Author Natalie Johnson is a political science student at James Madison university currently studying abroad. This post originally appeared on her blog here and has been reprinted with permission.
I feel the need to begin this post with a disclaimer: This is not a fun, here’s-what-I’ve-been-up-to post. This is a candid account of various forms of harassment I’ve faced over the past two months solely because I am a female. I feel that the only way to fully illustrate the gravity of this problem is to be entirely explicit in describing my experiences. The reason I say this is to forewarn anyone who is easily offended by vulgarity.
I have never in my life been more aware of my gender until I traveled to Europe. This is not to say that I didn’t feel objectified and degraded through various forms of harassment prior to studying abroad. College boys coming up behind me, grabbing my hips and expecting me to dance with them is a disturbing norm at JMU. Bracing myself for catcalls and sexual slurs as I walked twenty feet to my parents’ car after work became a regular occurrence. This unexplainable feeling of entitlement that many men have toward women is nothing new to me. However, I have never in my life experienced it to the scale that I have while abroad.
I want to make this clear: I am not writing this to evoke pity. That would defeat the entire purpose of this post and I am sadly by no means the first or the last female to go through any of these experiences. I am writing this because society has completely failed to deal with the daily degradation of women and I am disgusted.
About a month ago I went out to one of London’s biggest nightclubs with a bunch of my girlfriends. Within minutes of entering the club a man who looked to be in his mid-30s stuck his hand up my skirt and fully grabbed me — to put it lightly. I turned around and slapped his arm to get him off of me. He responded with a coy smile, as if he got some sort of gratification by my reaction and moved on.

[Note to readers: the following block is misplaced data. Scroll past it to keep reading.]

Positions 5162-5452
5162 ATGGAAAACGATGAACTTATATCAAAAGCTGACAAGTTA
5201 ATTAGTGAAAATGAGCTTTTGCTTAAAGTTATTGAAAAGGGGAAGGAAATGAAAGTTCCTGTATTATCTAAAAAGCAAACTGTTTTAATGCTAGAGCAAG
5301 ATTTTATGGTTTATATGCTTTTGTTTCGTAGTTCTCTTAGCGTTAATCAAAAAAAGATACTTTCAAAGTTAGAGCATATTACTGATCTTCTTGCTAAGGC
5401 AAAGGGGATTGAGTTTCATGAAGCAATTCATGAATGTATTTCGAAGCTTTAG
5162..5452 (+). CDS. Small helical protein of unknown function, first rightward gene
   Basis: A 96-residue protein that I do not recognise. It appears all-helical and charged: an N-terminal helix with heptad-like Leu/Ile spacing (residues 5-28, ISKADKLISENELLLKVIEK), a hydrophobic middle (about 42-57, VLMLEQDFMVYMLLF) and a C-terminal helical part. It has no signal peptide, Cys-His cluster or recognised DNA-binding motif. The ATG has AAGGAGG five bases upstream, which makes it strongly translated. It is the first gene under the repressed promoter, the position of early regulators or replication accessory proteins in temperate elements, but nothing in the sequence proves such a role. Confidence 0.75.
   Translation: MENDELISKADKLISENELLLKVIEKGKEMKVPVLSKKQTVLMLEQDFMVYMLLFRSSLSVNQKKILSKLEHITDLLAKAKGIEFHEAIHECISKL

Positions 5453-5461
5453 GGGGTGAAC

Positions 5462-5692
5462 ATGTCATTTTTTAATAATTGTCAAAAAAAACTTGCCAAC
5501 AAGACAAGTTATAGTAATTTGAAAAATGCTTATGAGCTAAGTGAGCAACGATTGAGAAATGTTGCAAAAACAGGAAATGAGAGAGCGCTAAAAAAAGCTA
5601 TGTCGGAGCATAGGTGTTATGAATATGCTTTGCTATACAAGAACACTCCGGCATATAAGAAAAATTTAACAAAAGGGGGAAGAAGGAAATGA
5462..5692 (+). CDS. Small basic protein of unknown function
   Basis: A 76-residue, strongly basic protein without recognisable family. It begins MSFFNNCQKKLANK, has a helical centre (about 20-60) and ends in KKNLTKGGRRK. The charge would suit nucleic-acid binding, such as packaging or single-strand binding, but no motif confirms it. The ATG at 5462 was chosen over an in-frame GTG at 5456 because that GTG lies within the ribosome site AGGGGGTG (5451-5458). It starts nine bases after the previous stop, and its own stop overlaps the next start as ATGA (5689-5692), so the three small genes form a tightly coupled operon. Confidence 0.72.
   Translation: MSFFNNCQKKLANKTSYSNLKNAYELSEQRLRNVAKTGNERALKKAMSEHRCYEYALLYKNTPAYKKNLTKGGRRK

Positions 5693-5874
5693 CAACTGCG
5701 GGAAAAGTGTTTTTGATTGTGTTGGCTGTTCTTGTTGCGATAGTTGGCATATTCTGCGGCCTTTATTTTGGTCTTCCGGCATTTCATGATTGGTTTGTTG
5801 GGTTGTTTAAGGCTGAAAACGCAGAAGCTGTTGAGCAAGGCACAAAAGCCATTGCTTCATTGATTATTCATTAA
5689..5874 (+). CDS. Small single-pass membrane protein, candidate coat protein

Nearly a month later a similar experience occurred while I was in Madrid. I was at another nightclub when a guy grabbed my arm and asked me to dance with him. Before I could respond he pulled me against him and attempted to kiss me. I turned my face and stepped away, telling him that I didn’t want to kiss him. He immediately questioned me, repeatedly asking why as if I had to justify myself. About an hour later I ran into him again. He got in my face, tried kissing me again, then proceeded to yell at me for telling him no, blocking my path every time I tried to walk away.
It has been suggested to me that the solution to this problem is to avoid nightclubs altogether. This response is both disturbing and offensive and wholly places the blame on women while minimizing the situation.
I have every right to go out with my girlfriends to a nightclub without the incessant fear of being harassed. The problem is not my presence in a club. The problem is the feeling of entitlement these men have toward women. They would not act in this manner if they did not feel that they had the right to do so. A complete stranger would never inappropriately lay his hands on me if he did not view my body as an object that is rightfully his.